I couldn't fit the image into a quarter panel at the top, so I turned it into a banner-shape on the fly.
Sometimes the images don't fit, and instead of redrafting them, I just change it on the fly, without even erasing the guidelines. It doesn't feel necessary to be too refined in a quick draft. What's most useful when I'm putting these draft pages together is finding a way to share the images in a balanced manner.

For example, in the above page, four consecutive square panels might have looked a little to "geometric" or "blocky," and could have been a visual distraction. That might be useful at some point, but it didn't feel like a natural fit in this scene.

If I understand correctly, most comics writers draw on much larger sheets of paper, and then they're scaled down to fit into the standard comic book format, whereas I simply use 8.5"x11" common stock paper. When you've got a larger page, you have more room to do creative things with the panels, and add a lot more detail, which is later shrunk down into a really fine piece of work.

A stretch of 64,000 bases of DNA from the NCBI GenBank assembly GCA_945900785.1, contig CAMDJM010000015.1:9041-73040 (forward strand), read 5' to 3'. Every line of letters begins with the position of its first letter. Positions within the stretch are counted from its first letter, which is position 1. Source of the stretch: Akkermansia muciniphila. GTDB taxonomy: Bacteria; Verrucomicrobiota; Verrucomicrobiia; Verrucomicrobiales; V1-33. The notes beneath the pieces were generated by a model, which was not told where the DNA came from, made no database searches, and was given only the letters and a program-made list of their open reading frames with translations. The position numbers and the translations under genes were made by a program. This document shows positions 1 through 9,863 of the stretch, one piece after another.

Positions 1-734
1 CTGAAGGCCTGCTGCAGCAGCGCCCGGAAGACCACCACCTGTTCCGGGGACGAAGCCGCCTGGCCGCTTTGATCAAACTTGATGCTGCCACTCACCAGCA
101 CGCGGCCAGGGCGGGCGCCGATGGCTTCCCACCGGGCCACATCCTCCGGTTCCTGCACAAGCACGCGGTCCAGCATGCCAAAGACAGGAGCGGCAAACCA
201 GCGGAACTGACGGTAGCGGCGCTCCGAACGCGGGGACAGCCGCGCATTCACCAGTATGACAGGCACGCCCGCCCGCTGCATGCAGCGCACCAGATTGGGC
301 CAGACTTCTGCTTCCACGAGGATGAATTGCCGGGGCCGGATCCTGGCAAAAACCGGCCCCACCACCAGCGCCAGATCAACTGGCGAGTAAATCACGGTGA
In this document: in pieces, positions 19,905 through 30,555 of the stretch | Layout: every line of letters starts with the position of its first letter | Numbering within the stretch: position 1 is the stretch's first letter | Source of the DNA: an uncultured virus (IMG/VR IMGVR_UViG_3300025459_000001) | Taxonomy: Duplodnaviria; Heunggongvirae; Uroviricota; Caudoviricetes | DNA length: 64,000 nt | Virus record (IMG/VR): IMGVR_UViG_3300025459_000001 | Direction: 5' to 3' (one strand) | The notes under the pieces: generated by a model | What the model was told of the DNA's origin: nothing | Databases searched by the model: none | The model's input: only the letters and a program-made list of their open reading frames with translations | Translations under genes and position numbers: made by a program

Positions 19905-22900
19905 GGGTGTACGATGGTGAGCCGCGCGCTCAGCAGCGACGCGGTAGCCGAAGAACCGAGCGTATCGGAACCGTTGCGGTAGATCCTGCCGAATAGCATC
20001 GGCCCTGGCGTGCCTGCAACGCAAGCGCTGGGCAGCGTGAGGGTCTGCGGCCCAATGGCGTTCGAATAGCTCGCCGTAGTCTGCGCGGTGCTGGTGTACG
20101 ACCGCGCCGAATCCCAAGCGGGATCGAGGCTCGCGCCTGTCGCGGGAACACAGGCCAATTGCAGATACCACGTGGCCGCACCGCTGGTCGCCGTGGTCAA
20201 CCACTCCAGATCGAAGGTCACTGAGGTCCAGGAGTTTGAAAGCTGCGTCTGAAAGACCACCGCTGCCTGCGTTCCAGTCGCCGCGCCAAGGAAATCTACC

It'd be neat to try some time - - in fact, I actually used one and a half pages to draw this page: 
Follow the link to get a closer look, but I meant to put a LOT more detail into this page, because I wanted to really impress the spectacle of entering the Church of St. Lazarus. I think it turned out really well, though, if you look, in the middle panel amidst the seats, you can see the seam where I married the two pages together to complete the final image.

At first glance, I'd hope you wouldn't notice it - - granted, now I've pointed it out, it probably sticks out unavoidably.

The reason I did this was because I wanted the three saints hanging on the wall behind Dr. Miller to be more detailed than a small panel would allow. If you're familiar with your old saints (I'm not, but IF you are) you might recognize Saint Demitrius, Saint Moses the Black and Saint George the Dragon Slayer.

I think the added effort was worth while.
I wanted them to appear as faithfully as I could reproduce them. When they're just the size of a half of a dime on the original page I'm working on, it's hard to include any more detail than a mere shadow. Taking the extra time to draw them much larger than usual, and then shrinking it down, made all the difference.

ALL of that being said, finding a nice balance on a small page can sometimes be a challenge, I guess that's what I was trying to say.

Thanks for checking in - - if you have any questions, let me know, I'll be happy to answer them.

Saturday, July 6, 2013

I Plagiarized a Joke From My Cat

I plagiarized a joke from my cat - - just another insight into the makings of some of these stupid jokes. I'll tell you more about the cat's joke in a sec.